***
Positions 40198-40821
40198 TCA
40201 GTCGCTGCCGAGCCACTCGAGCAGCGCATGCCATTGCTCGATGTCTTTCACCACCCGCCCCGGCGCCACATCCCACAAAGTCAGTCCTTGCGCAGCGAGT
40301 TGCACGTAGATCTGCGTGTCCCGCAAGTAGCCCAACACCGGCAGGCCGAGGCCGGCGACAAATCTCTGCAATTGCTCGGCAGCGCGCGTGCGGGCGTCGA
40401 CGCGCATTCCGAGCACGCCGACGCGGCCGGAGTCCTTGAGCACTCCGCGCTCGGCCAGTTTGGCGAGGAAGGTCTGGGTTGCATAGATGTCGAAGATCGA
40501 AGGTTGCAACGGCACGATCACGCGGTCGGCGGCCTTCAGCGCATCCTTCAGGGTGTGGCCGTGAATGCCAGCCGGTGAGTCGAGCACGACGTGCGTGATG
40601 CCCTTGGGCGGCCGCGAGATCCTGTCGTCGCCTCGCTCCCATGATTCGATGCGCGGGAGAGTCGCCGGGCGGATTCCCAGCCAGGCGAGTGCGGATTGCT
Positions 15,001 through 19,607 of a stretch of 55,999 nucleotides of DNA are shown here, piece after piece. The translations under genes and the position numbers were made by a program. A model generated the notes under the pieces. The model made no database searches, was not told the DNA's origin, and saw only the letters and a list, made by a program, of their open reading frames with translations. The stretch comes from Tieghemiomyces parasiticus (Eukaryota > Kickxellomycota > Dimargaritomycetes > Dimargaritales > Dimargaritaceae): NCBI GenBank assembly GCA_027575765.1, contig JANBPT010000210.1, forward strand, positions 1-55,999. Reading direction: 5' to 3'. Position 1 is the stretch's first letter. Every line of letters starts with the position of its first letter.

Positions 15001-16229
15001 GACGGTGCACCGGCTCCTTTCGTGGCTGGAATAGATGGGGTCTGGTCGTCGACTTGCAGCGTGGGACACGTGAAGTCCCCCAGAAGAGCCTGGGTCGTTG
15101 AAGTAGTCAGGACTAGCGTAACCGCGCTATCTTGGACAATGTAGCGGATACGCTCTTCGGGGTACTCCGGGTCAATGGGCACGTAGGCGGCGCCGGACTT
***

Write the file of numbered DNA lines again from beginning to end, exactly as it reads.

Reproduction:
Positions 40198-40821
40198 TCA
40201 GTCGCTGCCGAGCCACTCGAGCAGCGCATGCCATTGCTCGATGTCTTTCACCACCCGCCCCGGCGCCACATCCCACAAAGTCAGTCCTTGCGCAGCGAGT
40301 TGCACGTAGATCTGCGTGTCCCGCAAGTAGCCCAACACCGGCAGGCCGAGGCCGGCGACAAATCTCTGCAATTGCTCGGCAGCGCGCGTGCGGGCGTCGA
40401 CGCGCATTCCGAGCACGCCGACGCGGCCGGAGTCCTTGAGCACTCCGCGCTCGGCCAGTTTGGCGAGGAAGGTCTGGGTTGCATAGATGTCGAAGATCGA
40501 AGGTTGCAACGGCACGATCACGCGGTCGGCGGCCTTCAGCGCATCCTTCAGGGTGTGGCCGTGAATGCCAGCCGGTGAGTCGAGCACGACGTGCGTGATG
40601 CCCTTGGGCGGCCGCGAGATCCTGTCGTCGCCTCGCTCCCATGATTCGATGCGCGGGAGAGTCGCCGGGCGGATTCCCAGCCAGGCGAGTGCGGATTGCT
Positions 15,001 through 19,607 of a stretch of 55,999 nucleotides of DNA are shown here, piece after piece. The translations under genes and the position numbers were made by a program. A model generated the notes under the pieces. The model made no database searches, was not told the DNA's origin, and saw only the letters and a list, made by a program, of their open reading frames with translations. The stretch comes from Tieghemiomyces parasiticus (Eukaryota > Kickxellomycota > Dimargaritomycetes > Dimargaritales > Dimargaritaceae): NCBI GenBank assembly GCA_027575765.1, contig JANBPT010000210.1, forward strand, positions 1-55,999. Reading direction: 5' to 3'. Position 1 is the stretch's first letter. Every line of letters starts with the position of its first letter.

Positions 15001-16229
15001 GACGGTGCACCGGCTCCTTTCGTGGCTGGAATAGATGGGGTCTGGTCGTCGACTTGCAGCGTGGGACACGTGAAGTCCCCCAGAAGAGCCTGGGTCGTTG
15101 AAGTAGTCAGGACTAGCGTAACCGCGCTATCTTGGACAATGTAGCGGATACGCTCTTCGGGGTACTCCGGGTCAATGGGCACGTAGGCGGCGCCGGACTT